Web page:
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Create a toilet roll solar system!

Solar system

Institute of Physics logos

We've teamed up with the Institute of Physics to help overcome the stereotypes that surround learning about physics and to encourage parents to become great role models for this subject to inspire children to enjoy learning more about science.

For many children, understanding the order, size and distance between the planets can be challenging. Especially when they are on a scale hard for humans to fathom. We want to help your child understand the Solar System we call home with this fun and educational craft activity.

What you will need

  • A fresh roll of toilet paper with at least 150 sheets
  • Felt tip pens or colouring pencils
  • Ruler
  • 6 sheets of A4 Paper
  • List of planet sizes and distances (below)

To build your solar system

This activity takes you and your child on a 4.5 billion kilometre journey all the way from the Sun to Neptune and cleverly fits them all into a single toilet roll. However, at this scale, many of the planets would be too small to draw, therefore, to make it easier for you – we have made all the planets 100 times larger than they should be at this scale.

a) Create your oversized sun by sticking together the six A4 sheets to make a 60cm square. Then, draw a circle within the square which measures 60cm across.

b) To make your planets, use the cut-offs of the paper square to avoid wastage. Use the size and colour guide below to create a model of each planet.

Solar system table

c) Now that you have created a model of each planet, you are going to start placing them along the toilet roll at the distance stated in the guide above. Start by placing the Sun at the edge of the loo roll. This marks the start of your Solar System.

b) Next, unroll the loo roll and stick down Mercury at the right distance from the Sun according to the guide. In this case, it is 2 sheets.

c) Do the same for all the other planets. Remember to keep track of how far you’ve gone to keep your model accurate!

d) Roll up your Solar System and treasure it forever.

To help you with your craft, follow along with this video.

Whilst you are crafting

Why not ask your child these questions to start a conversation with them about the Solar System and boost their knowledge and vocabulary?

  • We’ve gone as far as Neptune. Have you heard of anything further away?
  • Do you have a favourite planet? Why is that?

A guide to your Solar System

The Sun

  • At the middle of the Solar System is our Sun, a very ordinary star about halfway through its lifetime.  The Sun accounts for 99.8% of all of the mass in the Solar System. But the Solar System is so much more than the central star. It has planets, dwarf planets (such as Pluto), loads of moons and millions of asteroids, comets and more. So let’s head out:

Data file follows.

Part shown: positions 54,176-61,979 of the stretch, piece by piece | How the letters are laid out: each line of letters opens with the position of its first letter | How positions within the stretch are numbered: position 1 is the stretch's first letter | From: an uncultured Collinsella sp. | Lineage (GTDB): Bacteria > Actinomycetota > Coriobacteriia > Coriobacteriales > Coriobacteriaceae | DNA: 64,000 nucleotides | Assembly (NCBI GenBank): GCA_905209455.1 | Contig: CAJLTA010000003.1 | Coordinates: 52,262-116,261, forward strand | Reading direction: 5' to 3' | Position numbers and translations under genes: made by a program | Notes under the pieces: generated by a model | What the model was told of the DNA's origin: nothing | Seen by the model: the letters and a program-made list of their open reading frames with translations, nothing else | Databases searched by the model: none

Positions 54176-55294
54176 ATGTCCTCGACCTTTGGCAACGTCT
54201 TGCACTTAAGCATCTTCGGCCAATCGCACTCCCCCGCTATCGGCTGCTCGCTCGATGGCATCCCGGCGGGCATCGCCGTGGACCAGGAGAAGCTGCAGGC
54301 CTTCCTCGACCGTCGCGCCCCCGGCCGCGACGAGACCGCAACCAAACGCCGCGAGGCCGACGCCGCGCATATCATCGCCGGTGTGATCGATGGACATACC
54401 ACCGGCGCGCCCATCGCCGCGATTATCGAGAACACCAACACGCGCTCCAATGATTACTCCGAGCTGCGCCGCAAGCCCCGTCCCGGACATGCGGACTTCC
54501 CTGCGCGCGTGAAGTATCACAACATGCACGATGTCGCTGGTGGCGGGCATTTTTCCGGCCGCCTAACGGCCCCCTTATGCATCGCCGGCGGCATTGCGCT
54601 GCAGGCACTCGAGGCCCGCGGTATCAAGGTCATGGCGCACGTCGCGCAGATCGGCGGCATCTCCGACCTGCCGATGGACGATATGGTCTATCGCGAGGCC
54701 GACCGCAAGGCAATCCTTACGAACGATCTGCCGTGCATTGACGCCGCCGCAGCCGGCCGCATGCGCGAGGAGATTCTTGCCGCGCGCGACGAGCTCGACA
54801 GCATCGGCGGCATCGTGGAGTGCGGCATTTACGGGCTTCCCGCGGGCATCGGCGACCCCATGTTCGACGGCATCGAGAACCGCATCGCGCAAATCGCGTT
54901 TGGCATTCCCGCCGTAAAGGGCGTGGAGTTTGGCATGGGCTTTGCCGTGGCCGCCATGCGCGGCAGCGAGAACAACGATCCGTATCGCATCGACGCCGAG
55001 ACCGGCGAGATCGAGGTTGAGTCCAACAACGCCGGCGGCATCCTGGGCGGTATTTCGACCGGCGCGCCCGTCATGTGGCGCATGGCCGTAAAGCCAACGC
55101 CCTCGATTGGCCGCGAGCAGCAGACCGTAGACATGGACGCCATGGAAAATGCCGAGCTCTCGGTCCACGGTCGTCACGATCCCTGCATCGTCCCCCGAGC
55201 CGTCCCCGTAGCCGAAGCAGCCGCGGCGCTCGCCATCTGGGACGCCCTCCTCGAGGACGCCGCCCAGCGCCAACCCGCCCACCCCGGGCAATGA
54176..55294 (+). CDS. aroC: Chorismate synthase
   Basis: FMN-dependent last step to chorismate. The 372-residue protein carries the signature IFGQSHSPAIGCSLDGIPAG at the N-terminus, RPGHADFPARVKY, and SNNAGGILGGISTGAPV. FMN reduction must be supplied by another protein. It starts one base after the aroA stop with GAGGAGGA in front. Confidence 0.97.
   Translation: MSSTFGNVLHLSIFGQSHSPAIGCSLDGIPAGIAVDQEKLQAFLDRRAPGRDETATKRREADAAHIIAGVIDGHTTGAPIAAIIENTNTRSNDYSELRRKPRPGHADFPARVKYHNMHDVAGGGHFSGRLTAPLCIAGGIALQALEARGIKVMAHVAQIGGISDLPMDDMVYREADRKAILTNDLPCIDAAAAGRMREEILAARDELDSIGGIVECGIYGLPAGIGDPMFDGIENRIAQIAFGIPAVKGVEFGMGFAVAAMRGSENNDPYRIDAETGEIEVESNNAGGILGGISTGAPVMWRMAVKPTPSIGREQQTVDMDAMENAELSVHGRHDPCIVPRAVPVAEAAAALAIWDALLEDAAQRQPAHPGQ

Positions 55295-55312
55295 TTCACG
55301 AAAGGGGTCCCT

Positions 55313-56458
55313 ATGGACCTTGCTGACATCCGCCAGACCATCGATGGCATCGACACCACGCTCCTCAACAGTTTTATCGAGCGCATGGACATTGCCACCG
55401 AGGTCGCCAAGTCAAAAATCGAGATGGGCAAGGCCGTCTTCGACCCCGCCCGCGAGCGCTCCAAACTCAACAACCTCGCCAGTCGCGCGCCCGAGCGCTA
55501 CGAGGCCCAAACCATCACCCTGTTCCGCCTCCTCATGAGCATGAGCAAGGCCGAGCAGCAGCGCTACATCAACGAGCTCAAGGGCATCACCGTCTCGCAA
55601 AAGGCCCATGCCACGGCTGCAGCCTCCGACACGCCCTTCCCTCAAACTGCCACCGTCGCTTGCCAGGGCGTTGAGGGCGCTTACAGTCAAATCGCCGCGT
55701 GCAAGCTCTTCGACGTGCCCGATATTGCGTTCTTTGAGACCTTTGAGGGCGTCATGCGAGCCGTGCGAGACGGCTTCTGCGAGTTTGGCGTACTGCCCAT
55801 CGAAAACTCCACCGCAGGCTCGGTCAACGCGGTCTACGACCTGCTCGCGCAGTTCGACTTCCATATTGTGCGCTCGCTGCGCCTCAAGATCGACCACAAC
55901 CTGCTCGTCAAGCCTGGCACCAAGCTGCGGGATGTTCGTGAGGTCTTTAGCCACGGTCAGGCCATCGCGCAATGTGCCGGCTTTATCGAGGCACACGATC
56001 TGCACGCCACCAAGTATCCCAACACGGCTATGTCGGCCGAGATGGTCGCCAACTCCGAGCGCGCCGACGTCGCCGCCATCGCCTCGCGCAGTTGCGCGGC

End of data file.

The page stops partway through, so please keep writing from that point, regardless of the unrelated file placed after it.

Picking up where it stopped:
• Mercury is the first and smallest of the planets.  It’s just bigger than our Moon and covered in craters.  


  • Venus is next. It’s another rocky planet with a thick poisonous atmosphere – temperatures here can reach over 470 0 C, which is about the temperature of a pizza oven.


  • Third rock from the Sun, our home. The Earth is a little bit bigger than Venus and we’re just far enough away from the Sun for water to be a liquid.


  • Moving on to Mars – the final rocky planet. It’s about half as wide as the Earth and it’s the next place that we humans would like to visit.  On average it’s a chilly -63 0C with ice caps made of solid carbon dioxide.
  • Leaving these small inner planets behind, we travel though the asteroid belt. This is a lot of space rubble – we know of nearly one million asteroids and they range in size from tiny to hundreds of miles across!


  • The next planet is Jupiter. The first of the gas giants, and it really is giant – over 11 times as wide as the Earth and has a mass that’s 2.5 times that of all of the other planets put together!


  • Moving on again we have another gas giant, Saturn, the second largest planet in the Solar System – the lord of the rings. It isn’t the only planet to have rings, but it definitely has the most beautiful ones, made from chunks of ice and rock.
  • Six planets down and two to go. These final outer planets are called that for a reason. It took the Voyager spacecraft five years to travel this distance.


  • Uranus is a type of planet called an ice giant and it was the first planet to be discovered using a telescope. It’s sometimes called the sideways planet, because instead of its North and South poles pointing “up” and “down”, one points towards the Sun and one points away.


  • Neptune, the last planet in the Solar System, is about the same size as Uranus. It’s another ice giant surrounded by supersonic winds, Neptune has only travelled around the Sun once since it was discovered back in 1846!

Beyond the planets

  • The Solar System doesn’t stop there. Up next is the Kuiper belt, an outer asteroid belt, filled with icy space debris. Even if you haven’t heard of it, you will have heard of the most famous denizen of the Kuiper belt, the dwarf planet Pluto.
  • Finally, we have the Oort cloud, which astronomers have predicted, but nobody has actually seen. We think these far away reaches of the Solar System are home to icy lumps of rock that stretch out a quarter of the way to the next closest star, over 3,000 times further from the Sun than Neptune.

Looking for an activity to do next?

The planets in this model are 100 times too big for the toilet paper. Why not create one to scale by going for a 2km walk or bike ride? Here’s what to do:

  1. Make an extra set of planets exactly the same size as above
  2. Start at your house or a local landmark
  3. Plan your route using the Solar System Model Map

Enjoyed this activity? Why not try out some of the other Do Try This at Home activities created by the Institute of Physics.